Excerpt


Devon sank down on his couch as exhaustion swamped him. Most of it was from moving in, but the change in elevation didn’t help. He’d gotten used to being closer to sea level, so going back to the dry air at over six thousand feet was going to take some getting used to.

Bloody noses had become the norm while he stayed with Blake. Devon didn’t want to deal with them repeatedly and considered getting a humidifier until he managed to acclimate.

He looked around his living room. Boxes were scattered everywhere, and he should be unpacking, but he was too tired. At least he hadn’t had to carry everything in himself. Blake, Travis, and Seth were waiting for him when he pulled into the apartment complex. They shrugged off his objections and insisted they had nothing better to do. Devon appreciated it, but he wasn’t comfortable around them anymore. He managed to be a proper host, but damn, he was glad they left after a couple beers each. They made noise about getting together again soon, but Devon had used getting settled in as an excuse to keep from committing to anything.

He stood and wandered into his small kitchen. He didn’t bother opening the fridge or any of the cupboards. He knew they were empty. His stomach growled, reminding him he hadn’t eaten for a while. Devon dug his keys out of his pocket and headed for the door. He’d get something to eat and then maybe stop at the store to pick up a few staples. Paper plates, sandwich fixings, some chips, and he’d be good for a couple of days. At least it would give him time to get a few things—like pots and pans—unpacked. Then he could do a full grocery shop.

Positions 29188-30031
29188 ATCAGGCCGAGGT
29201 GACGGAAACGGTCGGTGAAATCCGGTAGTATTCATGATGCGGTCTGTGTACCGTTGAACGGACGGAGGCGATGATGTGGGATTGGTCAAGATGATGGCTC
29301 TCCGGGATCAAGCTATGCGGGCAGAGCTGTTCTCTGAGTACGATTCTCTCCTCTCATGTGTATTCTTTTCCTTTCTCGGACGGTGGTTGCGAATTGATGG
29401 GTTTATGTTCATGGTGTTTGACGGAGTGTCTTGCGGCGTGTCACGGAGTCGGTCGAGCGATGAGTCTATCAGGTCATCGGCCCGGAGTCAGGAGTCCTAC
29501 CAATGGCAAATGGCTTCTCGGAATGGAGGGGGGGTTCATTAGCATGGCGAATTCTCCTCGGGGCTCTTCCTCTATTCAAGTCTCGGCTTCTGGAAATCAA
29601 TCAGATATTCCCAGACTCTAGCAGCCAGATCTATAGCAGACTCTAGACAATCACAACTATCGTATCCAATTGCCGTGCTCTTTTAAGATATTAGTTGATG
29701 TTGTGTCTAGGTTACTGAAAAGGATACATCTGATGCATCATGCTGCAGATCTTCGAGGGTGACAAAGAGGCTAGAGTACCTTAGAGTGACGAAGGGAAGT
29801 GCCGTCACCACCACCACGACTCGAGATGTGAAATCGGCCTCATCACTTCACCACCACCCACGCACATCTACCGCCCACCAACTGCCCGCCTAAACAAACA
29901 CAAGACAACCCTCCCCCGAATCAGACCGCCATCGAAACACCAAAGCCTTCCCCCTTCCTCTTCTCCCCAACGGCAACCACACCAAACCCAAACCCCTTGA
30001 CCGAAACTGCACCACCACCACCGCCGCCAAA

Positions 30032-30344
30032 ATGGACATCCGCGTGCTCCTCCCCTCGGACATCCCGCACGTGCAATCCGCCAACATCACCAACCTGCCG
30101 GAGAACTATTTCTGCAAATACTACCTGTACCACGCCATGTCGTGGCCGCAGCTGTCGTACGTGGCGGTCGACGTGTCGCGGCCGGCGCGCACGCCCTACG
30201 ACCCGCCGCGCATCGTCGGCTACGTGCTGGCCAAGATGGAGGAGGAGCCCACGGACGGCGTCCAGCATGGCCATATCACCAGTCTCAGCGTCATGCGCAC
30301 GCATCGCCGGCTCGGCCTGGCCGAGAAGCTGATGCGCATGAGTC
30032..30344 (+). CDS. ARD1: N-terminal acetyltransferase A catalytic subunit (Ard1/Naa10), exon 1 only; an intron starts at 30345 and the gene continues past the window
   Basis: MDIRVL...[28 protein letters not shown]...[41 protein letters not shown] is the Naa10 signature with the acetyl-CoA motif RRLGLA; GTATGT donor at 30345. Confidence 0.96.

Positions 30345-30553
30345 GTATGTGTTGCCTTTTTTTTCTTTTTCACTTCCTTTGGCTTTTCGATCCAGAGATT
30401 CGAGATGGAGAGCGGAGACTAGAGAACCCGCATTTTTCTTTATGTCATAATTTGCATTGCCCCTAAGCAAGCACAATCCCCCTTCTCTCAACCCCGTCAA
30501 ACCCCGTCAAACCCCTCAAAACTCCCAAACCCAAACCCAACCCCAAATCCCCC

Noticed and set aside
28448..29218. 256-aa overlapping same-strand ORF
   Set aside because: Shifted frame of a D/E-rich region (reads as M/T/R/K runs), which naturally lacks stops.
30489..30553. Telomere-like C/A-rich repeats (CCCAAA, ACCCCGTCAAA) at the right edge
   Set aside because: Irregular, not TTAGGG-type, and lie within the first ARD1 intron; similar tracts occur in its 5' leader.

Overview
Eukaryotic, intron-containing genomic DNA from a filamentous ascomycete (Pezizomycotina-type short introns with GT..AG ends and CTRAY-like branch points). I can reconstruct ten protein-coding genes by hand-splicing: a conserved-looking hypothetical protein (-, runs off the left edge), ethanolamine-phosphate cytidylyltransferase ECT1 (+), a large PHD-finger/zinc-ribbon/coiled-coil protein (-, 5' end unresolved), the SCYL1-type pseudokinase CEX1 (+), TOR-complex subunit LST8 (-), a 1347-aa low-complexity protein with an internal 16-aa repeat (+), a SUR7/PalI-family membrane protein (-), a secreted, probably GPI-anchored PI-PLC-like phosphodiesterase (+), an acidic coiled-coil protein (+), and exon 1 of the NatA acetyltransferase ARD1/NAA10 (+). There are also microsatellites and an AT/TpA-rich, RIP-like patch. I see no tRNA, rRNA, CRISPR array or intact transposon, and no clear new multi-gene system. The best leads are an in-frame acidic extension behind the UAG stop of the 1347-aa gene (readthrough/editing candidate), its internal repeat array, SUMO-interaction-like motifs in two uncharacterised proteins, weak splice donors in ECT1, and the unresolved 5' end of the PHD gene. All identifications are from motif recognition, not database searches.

An hour later he was comfortably full from a greasy burger, fries, and a shake. He’d never eaten a lot of fast food, but he had few other options. He headed to Walmart, determined to stick to his list of sandwich stuff and maybe some eggs. Surely he could dig out some pans before the food expired. He headed to the chips first and scanned for the familiar bag of Cheddar and Sour Cream Ruffles. They were his all-time favorite, though he also knew he’d want something else after a day or two. So he grabbed a couple of other bags and headed for the eggs and then the freezer aisle.

Sandwiches and chips would get old fast. He found some frozen breakfast sandwiches he could microwave, tossed them in the cart, and moved on. Frozen lasagna quickly joined the few other items in his cart, followed by some potpies, a few TV dinners, and a bag of chimichangas. So what if he wasn’t sticking to his mental list?

He was more focused on getting groceries for the next few days than on the people around him.

“Devon.”

He froze when a familiar voice spoke his name. He closed his eyes briefly, ducked his head, and steeled himself. He knew it would happen eventually, when he found out Levi still lived there. He thought he’d have more time to prepare. He swallowed—hard—and turned to face the man who had at one time meant everything to him. The man he’d risked being found out for. He lifted his head and gazed into the moss-colored eyes.

“Levi.”